Google, at 15, Perfects Search for the Next Big Thing

In a vast, fluorescent-lit facility, rows of workers in white, pink and some blue smocks stand at workstations and snap color-splashed backs onto mobile phones. Then the handsets move down the line, as an occasional cheer erupts from one of the work teams that meet daily quotas.

High-tech assembly lines such as these are typically seen in places like Burma or Beijing. But this facility -- a vast space larger than two Costco warehouses -- sits in an industrial zone in this Texas city. And the workers, mostly Americans, are making history: assembling the first smartphones produced on U.S. soil for Google.

The phones are Motorola's Moto X brand, Google's latest high-stakes gamble and a first step in returning high-tech assembly jobs to the USA, say executives at Google and Motorola, which the tech giant owns.

"Google is a place where we take bets," Google Executive Chairman Eric Schmidt said recently to a gathering of workers and journalists at the facility. "This is a bet we're taking on America, on Texas, on this incredible workforce assembled here. ... We think this is a very, very safe bet."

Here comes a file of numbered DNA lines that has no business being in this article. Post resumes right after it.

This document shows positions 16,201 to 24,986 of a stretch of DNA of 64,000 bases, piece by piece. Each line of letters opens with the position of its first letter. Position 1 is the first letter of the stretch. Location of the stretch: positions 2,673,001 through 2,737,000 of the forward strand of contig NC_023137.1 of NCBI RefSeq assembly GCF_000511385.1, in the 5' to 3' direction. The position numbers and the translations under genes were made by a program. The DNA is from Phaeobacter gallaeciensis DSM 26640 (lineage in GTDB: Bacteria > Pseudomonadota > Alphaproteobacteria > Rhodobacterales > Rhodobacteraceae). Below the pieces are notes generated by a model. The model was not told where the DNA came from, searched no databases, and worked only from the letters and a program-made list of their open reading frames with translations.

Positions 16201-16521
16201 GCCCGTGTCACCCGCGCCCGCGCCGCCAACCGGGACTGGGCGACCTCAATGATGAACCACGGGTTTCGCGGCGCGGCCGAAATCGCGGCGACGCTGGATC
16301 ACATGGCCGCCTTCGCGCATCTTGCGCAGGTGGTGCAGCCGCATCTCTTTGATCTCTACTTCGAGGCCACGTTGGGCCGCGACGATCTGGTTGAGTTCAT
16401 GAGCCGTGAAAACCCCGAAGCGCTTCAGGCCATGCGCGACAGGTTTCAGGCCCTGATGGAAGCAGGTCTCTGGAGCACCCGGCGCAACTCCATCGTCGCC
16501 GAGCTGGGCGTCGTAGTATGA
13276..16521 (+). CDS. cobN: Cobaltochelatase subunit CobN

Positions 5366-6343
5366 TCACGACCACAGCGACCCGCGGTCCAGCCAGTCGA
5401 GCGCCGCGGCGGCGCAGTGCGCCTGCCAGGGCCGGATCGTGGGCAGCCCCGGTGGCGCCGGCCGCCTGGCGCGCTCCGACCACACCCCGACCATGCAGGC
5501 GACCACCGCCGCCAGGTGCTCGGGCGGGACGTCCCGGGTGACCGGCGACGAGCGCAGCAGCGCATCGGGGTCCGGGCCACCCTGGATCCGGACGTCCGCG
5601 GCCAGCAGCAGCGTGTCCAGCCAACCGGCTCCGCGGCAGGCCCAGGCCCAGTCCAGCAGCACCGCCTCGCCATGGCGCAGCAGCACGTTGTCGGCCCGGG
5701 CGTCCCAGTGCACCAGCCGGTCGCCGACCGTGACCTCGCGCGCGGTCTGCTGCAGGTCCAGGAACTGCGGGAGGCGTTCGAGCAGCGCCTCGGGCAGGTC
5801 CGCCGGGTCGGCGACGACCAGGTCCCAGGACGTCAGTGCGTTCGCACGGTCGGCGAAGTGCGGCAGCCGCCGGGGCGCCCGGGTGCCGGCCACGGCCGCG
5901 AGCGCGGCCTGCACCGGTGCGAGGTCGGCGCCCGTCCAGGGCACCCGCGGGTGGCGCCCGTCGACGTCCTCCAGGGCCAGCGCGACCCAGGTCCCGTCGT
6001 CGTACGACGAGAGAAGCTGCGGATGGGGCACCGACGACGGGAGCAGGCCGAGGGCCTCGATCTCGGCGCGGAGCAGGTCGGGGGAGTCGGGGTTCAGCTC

He added: "This is the first of a series of steps that are going to change the perception of the United States as a manufacturing hub. ... It's historic. And it's changing America."

Whether the Moto X facility sparks a resurgence in U.S.-based manufacturing remains to be seen. But it's clear the smartphone facility is the latest high-stakes gamble in what could be called the tech industry's Teflon company.

Google, which turns 15 on Friday, has become ubiquitous in the lives of millions of Americans -- from e-mail and maps to searches, documents and self-driving cars. Google-owned YouTube has become the planet's biggest video site, and its Android is the dominant mobile phone operating system, with 80% market share....

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